Sunday, September 26th
On Sunday, a friend invited me to pick wild cranberries in one of Halifax’s amazing wild spaces. I had never seen cranberries in action (aka growing) and was expecting medium size bushes surrounding a bog. I was – of course – mistaken.
Picking cranberries is nothing like the death-defying adventure of blackberry picking – something I had been doing quite a bit lately in the name of jam. Picking cranberries is like lying on a soft bed of moss surrounded by nature’s colourful bounty. I came home with a lot of cranberries.
So, I proposed a challenge to the Food Action Committee of the EAC – a wild cranberry sauce cook off. Here are the results…
Here is my contribution to the cran challenge!
The apartment is filled with the smell of sweet honey, cloves and fruit. I usually stick to my mother’s recipe, which is just white sugar, water and a bag of cranberries. But reading cranberry sauce recipes which use black pepper, cinnamon and orange has made me brave.
I make it up as I go: Use a generous dollop of honey and decide to add more if it’s not sweet enough after cooking. Add lemon zest and larger pieces of peel because I don’t have an orange. I think pepper won’t go over well at the Thanksgiving table, but go with cinnamon and add a few black cloves. In the end, it tastes swell—absolutely as good as it smells.
2 cups cranberries, or approx. 12 ounces
1 cup water
¼ cup honey approx.
1 t. cloves
Mix all ingredients in a small pot. Bring to a boil and then simmer for 25 minutes. Remove from heat. Refrigerate after cooling.
Here is my cranberry recipe:
- 1 cup (200 g) sugar
- 1 cup (250 mL) water
- 4 cups (1 12-oz) fresh cranberries
- Optional : Pecans, orange zest, raisins, currants, blueberries, cinnamon, nutmeg, allspice.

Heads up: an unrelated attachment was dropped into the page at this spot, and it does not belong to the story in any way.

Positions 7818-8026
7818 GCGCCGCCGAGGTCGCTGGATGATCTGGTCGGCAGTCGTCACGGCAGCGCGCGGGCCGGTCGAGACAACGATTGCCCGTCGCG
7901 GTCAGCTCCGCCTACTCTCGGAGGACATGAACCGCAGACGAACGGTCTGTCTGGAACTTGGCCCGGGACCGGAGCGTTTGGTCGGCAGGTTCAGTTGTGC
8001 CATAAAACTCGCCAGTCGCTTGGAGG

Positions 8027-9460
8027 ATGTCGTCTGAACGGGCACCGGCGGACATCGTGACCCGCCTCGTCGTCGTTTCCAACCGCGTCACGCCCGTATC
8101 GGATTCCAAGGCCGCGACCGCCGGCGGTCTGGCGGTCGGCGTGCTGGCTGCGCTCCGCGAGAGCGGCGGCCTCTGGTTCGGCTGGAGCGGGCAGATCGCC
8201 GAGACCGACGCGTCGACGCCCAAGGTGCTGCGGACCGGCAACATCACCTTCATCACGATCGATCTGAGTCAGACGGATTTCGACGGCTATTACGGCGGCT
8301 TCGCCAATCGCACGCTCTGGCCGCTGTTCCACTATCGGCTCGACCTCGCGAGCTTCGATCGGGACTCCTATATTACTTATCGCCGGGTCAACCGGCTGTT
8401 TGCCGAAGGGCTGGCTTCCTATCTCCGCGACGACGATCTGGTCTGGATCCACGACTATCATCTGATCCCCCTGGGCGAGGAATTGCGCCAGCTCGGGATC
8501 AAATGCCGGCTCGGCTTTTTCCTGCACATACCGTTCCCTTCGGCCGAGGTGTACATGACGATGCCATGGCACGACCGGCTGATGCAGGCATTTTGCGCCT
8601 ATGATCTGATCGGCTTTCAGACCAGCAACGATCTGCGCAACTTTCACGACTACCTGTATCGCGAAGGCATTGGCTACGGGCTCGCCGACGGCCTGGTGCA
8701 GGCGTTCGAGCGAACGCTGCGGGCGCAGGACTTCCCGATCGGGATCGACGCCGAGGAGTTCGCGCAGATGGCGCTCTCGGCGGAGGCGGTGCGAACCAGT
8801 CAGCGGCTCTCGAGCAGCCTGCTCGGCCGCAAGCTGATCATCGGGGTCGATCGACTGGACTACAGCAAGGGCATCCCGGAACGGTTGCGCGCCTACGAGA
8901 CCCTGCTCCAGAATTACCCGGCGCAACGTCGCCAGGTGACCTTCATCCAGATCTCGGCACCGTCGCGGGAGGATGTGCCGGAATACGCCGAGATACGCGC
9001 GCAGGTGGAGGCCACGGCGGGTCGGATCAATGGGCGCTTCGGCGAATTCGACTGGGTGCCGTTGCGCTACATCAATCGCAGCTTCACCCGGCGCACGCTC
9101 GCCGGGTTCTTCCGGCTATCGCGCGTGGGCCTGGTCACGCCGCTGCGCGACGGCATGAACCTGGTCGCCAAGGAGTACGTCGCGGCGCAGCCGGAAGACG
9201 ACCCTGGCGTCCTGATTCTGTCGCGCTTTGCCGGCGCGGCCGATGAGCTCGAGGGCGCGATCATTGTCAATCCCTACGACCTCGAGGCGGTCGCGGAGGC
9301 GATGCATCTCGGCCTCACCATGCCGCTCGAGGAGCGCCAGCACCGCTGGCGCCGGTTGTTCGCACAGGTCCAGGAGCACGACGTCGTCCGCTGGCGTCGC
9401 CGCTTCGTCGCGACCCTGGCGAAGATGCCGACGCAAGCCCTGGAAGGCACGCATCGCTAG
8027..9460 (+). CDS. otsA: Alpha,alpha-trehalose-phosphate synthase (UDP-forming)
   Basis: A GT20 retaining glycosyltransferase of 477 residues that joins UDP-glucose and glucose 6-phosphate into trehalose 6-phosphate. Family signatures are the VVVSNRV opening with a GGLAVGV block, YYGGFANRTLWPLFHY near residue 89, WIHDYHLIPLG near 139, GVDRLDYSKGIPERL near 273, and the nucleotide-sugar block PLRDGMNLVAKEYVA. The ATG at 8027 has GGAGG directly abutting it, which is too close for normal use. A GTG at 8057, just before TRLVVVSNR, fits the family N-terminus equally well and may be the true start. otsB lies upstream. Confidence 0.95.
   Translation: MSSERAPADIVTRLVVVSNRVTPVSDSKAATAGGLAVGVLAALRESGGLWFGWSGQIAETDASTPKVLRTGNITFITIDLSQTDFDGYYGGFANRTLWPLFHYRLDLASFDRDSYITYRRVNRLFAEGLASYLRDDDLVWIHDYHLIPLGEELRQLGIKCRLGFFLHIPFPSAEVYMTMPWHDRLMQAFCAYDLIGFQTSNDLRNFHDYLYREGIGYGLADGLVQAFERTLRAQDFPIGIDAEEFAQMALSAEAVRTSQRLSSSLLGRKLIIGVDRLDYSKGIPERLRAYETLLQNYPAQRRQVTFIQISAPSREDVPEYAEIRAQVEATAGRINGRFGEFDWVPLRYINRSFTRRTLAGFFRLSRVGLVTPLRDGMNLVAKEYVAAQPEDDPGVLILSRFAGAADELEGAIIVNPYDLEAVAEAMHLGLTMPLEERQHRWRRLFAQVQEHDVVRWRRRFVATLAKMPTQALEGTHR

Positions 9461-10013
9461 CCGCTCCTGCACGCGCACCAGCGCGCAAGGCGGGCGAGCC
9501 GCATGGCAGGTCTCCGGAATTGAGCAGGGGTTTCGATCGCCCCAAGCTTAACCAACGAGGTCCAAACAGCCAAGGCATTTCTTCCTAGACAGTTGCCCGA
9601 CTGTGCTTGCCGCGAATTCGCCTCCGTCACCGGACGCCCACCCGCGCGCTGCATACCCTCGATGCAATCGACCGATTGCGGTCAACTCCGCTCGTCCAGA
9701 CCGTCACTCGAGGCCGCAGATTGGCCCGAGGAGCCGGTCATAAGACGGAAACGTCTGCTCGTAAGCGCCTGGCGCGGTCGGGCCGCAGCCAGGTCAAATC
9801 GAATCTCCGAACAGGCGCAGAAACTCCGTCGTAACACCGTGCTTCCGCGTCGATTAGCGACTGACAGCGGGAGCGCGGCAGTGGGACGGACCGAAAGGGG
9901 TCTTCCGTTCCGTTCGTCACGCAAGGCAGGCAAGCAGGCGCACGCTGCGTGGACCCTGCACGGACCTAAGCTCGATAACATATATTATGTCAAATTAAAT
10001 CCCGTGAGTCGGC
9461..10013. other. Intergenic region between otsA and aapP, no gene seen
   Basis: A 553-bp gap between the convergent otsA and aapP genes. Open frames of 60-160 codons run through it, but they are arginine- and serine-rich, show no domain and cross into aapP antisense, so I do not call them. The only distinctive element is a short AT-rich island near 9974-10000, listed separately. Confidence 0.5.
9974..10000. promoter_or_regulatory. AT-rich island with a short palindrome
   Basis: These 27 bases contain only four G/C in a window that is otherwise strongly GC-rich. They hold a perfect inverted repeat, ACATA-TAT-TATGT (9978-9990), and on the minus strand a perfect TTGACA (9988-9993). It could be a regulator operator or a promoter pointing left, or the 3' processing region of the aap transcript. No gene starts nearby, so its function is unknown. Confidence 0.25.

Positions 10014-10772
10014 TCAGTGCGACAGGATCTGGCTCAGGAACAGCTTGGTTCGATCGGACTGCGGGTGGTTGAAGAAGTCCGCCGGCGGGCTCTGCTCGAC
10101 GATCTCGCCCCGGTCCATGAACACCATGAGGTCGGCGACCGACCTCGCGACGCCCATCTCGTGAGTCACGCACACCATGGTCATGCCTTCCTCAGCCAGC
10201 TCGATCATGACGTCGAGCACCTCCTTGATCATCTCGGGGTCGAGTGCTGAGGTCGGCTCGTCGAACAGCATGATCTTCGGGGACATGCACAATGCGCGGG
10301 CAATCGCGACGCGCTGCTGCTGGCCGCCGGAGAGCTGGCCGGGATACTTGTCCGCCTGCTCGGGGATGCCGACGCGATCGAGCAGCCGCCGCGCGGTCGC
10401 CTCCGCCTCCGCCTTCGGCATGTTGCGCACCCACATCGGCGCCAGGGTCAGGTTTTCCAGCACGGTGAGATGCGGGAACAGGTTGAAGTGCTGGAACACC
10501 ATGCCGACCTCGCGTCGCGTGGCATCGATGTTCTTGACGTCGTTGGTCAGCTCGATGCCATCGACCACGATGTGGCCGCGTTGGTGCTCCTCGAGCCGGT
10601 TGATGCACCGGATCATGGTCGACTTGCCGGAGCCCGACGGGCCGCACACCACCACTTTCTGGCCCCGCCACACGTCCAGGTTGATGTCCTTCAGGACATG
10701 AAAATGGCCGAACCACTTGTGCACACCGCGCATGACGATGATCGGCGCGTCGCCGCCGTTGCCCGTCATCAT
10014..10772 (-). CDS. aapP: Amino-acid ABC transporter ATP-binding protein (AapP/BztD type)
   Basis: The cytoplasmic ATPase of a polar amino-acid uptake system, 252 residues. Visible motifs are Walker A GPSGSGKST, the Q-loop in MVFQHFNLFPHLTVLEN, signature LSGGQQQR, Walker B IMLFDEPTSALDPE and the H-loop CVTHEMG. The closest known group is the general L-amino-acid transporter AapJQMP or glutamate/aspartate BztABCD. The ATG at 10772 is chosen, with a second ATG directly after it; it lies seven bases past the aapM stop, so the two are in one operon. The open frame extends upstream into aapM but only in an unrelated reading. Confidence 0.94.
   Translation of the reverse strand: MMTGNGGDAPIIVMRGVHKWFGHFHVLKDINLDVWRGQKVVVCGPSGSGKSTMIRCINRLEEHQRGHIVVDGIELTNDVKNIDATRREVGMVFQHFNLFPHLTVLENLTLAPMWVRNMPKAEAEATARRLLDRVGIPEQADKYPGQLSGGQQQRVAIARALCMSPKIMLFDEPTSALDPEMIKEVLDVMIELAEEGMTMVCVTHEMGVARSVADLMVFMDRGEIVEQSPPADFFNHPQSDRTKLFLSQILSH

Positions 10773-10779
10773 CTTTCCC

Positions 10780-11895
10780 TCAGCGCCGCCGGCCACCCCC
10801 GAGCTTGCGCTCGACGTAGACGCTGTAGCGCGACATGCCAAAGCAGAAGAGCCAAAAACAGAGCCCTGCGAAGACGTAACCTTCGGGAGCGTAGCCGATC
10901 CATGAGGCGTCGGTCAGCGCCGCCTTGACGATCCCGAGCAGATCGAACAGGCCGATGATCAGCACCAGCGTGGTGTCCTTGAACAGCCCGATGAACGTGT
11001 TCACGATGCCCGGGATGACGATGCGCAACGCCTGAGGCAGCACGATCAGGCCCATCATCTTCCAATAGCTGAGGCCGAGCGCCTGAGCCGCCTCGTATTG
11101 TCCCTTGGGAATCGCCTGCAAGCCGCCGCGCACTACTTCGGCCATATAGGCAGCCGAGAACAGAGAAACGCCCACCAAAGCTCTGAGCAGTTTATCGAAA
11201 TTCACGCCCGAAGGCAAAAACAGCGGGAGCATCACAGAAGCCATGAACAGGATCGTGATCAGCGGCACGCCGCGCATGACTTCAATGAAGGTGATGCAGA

Here are the ingredients, there aren’t many!
(The cinnamon sticks illustrate the cinnamon added later.)
Step one, add the sugar and water in a sauce pan.
Step two, stir the sugar to dissolve as the water is brought to a boil.
Step three, add cranberries!
Step four, bring the water (now with cranberries) to a second boil until the berries burst. They make a surprising popping noise as they do so!
Step five, turn the heat down to ‘3’ or ‘4’ on the stove and let simmer for about ten minutes. After ten minutes, or when the sauce becomes a ‘saucy’ consistency (ha!) you can add any of the spices or extras you’d like!
Step six, here is the finished sauce in the pan! Remove from heat, put the sauce in a bowl and put it in the fridge to cool further, it will thicken as it cools. You can eat it in the next few days or store it for another time!
The recipe is from www.simplyrecipes.com –nice and simple. It is easily divided or multiplied because it is difficult to have an exact amount of berries! I halfed the recipe, but had a little more than two cups of berries, so I added about 1/8th of a cup to compensate. This made the finished sauce sweeter than store-bought kinds. If you prefer the sauce to be bitter than use the recipe amount of sugar and don’t worry about adding any. If you’d like to make a sweeter or spicey sauce (using cinnamon ginger allspice or nuts) than a bit more sugar would support that well!